A desperate escape
In 1902, the couple returned to the Netherlands, and Margaretha finally separated from her abusive husband. However, MacLeod refused to grant her a divorce, leveraging his influence to thwart her attempts.
A spy in the making
Amidst the battle for custody of their daughter, Louise Jeanne, Margaretha sought ways to document her husband’s abusive behavior. She confided in a judge, recounting tales of her husband’s violence, infidelity, and a shocking scheme that involved her seducing wealthy men to be caught and blackmailed by MacLeod.
A bitter divorce
It took four years of legal battles for Margaretha to secure her divorce from MacLeod. During this time, she faced continued harassment and attempts by her ex-husband to ruin her life.
A new life on the stage
Margaretha’s newfound freedom allowed her to pursue her passion for dance. Drawing from her experiences in Indonesia, she embraced exoticism, adopting the name “Mata Hari” and presenting herself as a Javanese princess. Her performances combined elements of orientalism and burlesque, captivating European audiences.
A rising star
Mata Hari’s dance performances in Paris earned her fame and notoriety. Her seductive and exotic routines made her a sensation in the early 20th century. She often danced semi-nude or in revealing costumes, scandalizing conservative society.
Mata Hari’s risqué performances attracted both adoration and criticism. While some admired her artistry and daring, others saw her as a symbol of moral decay. Regardless, her fame continued to grow, and she enjoyed the attention and wealth her performances brought.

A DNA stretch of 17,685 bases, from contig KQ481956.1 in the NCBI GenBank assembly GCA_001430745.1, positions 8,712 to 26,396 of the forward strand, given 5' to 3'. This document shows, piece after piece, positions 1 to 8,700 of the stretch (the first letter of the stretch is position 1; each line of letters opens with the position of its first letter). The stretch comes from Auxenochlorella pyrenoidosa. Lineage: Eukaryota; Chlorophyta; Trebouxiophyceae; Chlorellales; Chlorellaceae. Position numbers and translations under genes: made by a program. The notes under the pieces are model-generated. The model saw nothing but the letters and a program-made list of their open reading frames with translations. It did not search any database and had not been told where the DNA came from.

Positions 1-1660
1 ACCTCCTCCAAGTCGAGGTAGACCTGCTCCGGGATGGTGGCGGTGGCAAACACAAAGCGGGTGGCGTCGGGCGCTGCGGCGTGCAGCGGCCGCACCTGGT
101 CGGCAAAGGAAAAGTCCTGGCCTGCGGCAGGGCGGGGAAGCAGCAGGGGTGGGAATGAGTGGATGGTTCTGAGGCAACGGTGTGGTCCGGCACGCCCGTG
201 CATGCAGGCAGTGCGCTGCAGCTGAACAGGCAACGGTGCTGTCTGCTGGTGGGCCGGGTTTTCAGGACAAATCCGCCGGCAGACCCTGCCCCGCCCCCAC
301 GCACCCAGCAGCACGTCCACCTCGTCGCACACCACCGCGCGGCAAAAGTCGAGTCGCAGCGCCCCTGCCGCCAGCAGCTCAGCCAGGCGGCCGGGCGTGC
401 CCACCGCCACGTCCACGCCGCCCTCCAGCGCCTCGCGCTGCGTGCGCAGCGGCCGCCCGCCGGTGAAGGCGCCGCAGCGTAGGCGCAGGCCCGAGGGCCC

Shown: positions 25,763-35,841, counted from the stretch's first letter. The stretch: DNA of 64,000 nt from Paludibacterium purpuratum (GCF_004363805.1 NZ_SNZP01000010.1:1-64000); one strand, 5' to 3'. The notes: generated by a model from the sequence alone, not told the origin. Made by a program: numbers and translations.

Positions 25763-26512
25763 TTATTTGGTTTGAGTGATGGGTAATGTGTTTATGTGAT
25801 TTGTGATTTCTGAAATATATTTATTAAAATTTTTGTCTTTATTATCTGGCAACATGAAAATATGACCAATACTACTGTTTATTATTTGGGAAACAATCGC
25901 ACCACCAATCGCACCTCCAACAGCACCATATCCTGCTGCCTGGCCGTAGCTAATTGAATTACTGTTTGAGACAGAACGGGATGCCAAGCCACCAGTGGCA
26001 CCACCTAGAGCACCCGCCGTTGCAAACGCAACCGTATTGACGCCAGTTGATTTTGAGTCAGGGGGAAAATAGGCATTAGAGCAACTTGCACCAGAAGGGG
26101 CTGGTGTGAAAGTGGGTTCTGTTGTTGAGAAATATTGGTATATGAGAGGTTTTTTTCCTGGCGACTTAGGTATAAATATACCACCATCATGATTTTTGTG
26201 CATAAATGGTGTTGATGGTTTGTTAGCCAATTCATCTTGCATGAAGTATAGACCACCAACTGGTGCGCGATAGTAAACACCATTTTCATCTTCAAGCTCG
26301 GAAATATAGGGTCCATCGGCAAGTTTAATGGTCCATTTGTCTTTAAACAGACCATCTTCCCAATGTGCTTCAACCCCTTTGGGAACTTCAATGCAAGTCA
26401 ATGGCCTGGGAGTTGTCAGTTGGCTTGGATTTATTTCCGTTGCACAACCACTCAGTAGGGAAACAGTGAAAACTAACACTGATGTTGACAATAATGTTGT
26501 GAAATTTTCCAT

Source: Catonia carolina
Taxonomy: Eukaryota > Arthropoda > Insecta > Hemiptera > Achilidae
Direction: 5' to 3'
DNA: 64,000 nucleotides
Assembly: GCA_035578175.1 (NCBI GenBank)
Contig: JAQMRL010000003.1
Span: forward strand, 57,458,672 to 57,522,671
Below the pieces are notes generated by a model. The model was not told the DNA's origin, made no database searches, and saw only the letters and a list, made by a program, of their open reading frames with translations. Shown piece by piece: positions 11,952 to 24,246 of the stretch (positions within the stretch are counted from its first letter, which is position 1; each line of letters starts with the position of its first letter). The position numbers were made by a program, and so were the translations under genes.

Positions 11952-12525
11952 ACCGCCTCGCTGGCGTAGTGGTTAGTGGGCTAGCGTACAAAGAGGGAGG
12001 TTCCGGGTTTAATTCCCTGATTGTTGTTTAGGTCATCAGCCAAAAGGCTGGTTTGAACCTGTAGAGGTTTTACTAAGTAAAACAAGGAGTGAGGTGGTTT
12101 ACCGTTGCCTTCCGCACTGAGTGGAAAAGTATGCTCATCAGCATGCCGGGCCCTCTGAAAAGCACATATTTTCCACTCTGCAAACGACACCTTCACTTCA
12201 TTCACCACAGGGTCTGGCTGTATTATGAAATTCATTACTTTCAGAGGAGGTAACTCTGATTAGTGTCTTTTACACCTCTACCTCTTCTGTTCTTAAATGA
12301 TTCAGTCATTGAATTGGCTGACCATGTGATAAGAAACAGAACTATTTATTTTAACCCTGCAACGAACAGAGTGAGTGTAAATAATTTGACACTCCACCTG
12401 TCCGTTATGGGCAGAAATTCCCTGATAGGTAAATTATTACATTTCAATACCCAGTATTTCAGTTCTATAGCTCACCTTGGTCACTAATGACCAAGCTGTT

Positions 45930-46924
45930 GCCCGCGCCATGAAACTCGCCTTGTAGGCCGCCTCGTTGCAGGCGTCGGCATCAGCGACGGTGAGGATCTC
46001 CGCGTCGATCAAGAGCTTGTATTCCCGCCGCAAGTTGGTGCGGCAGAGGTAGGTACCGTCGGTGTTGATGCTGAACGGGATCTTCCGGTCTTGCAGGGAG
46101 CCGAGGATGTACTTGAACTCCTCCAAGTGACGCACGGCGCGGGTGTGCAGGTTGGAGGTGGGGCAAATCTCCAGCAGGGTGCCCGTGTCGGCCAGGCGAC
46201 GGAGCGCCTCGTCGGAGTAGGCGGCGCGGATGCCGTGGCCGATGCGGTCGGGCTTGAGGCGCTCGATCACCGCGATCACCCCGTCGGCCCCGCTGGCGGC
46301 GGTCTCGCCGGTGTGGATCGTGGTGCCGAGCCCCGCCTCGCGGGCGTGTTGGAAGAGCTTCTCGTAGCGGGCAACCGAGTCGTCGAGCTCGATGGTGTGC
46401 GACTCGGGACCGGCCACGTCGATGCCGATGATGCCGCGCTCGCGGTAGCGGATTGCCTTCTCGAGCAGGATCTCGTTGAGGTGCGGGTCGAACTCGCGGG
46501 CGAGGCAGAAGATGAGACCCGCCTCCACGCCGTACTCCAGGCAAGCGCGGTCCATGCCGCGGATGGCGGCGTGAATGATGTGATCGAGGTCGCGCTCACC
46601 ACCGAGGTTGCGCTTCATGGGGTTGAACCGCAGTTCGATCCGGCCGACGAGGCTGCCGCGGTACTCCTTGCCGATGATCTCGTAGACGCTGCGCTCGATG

World War I and espionage
As World War I raged on, Mata Hari’s connections to various high-ranking military officials made her a person of interest to intelligence agencies. Her international travels and relationships with powerful men drew the attention of both French and German intelligence agencies.
Accusations of espionage
In 1916, the French intercepted a message from the German military attache in Madrid to Berlin, mentioning the codename “H-21” and suggesting that Mata Hari was working for them. The French suspected her of spying for the Germans and began a covert investigation.
Arrest and trial
Mata Hari’s arrest in February 1917 marked a dramatic turning point in her life. Accusations were leveled against her for being a double agent for the Germans and providing them with valuable military information. Her trial was a sensational spectacle, and the evidence against her was largely
Despite her protests of innocence, Mata Hari was found guilty of espionage and sentenced to death. On October 15, 1917, she was executed by a firing squad in Vincennes, France. According to journalist Henry Wales, Hari refused to be blindfolded, faced the squad with no emotion, and said, “I’m ready.” When the men opened fire, Hari never flinched or changed her expression. Another account of the execution said that the performer shouted, “I know how to die without weakness. You shall see a good end!”
Her execution remains controversial, with some believing that she was wrongly implicated and others seeing her as a willing participant in espionage.
According to journalist Henry Wales, Hari refused to be blindfolded, faced the squad with no emotion, and said, “I’m ready.” When the men opened fire, Hari never flinched or changed her expression. Another account of the execution said that the performer shouted, “I know how to die without weakness. You shall see a good end!”
Mata Hari’s life and death continue to captivate the imagination. She is remembered as a complex figure, a woman who endured immense personal suffering, reinvented herself as an exotic dancer and became embroiled in the intrigue of World War I espionage. Whether she was a victim or a willing spy is debatable.
In popular culture, Mata Hari’s story has inspired numerous books, films, and works of art, further adding to her mystique as a legendary femme fatale and spy.